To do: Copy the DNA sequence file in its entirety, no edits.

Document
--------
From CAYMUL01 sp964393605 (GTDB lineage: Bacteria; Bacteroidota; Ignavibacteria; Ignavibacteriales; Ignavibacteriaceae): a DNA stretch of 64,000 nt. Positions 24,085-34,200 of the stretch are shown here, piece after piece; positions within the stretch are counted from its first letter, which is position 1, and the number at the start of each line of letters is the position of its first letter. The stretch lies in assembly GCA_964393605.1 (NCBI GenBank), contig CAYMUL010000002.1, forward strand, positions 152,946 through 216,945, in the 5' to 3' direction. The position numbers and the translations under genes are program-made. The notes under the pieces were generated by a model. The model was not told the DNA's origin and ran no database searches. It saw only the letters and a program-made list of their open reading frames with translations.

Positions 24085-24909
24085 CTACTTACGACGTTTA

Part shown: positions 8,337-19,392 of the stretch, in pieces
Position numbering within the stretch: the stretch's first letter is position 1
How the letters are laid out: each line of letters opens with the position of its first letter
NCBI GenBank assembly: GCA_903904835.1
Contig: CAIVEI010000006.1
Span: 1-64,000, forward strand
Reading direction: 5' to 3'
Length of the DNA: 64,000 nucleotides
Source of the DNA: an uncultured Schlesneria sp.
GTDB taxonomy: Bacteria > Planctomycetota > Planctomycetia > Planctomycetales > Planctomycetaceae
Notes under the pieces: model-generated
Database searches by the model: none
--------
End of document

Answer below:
From CAYMUL01 sp964393605 (GTDB lineage: Bacteria; Bacteroidota; Ignavibacteria; Ignavibacteriales; Ignavibacteriaceae): a DNA stretch of 64,000 nt. Positions 24,085-34,200 of the stretch are shown here, piece after piece; positions within the stretch are counted from its first letter, which is position 1, and the number at the start of each line of letters is the position of its first letter. The stretch lies in assembly GCA_964393605.1 (NCBI GenBank), contig CAYMUL010000002.1, forward strand, positions 152,946 through 216,945, in the 5' to 3' direction. The position numbers and the translations under genes are program-made. The notes under the pieces were generated by a model. The model was not told the DNA's origin and ran no database searches. It saw only the letters and a program-made list of their open reading frames with translations.

Positions 24085-24909
24085 CTACTTACGACGTTTA

Part shown: positions 8,337-19,392 of the stretch, in pieces
Position numbering within the stretch: the stretch's first letter is position 1
How the letters are laid out: each line of letters opens with the position of its first letter
NCBI GenBank assembly: GCA_903904835.1
Contig: CAIVEI010000006.1
Span: 1-64,000, forward strand
Reading direction: 5' to 3'
Length of the DNA: 64,000 nucleotides
Source of the DNA: an uncultured Schlesneria sp.
GTDB taxonomy: Bacteria > Planctomycetota > Planctomycetia > Planctomycetales > Planctomycetaceae
Notes under the pieces: model-generated
Database searches by the model: none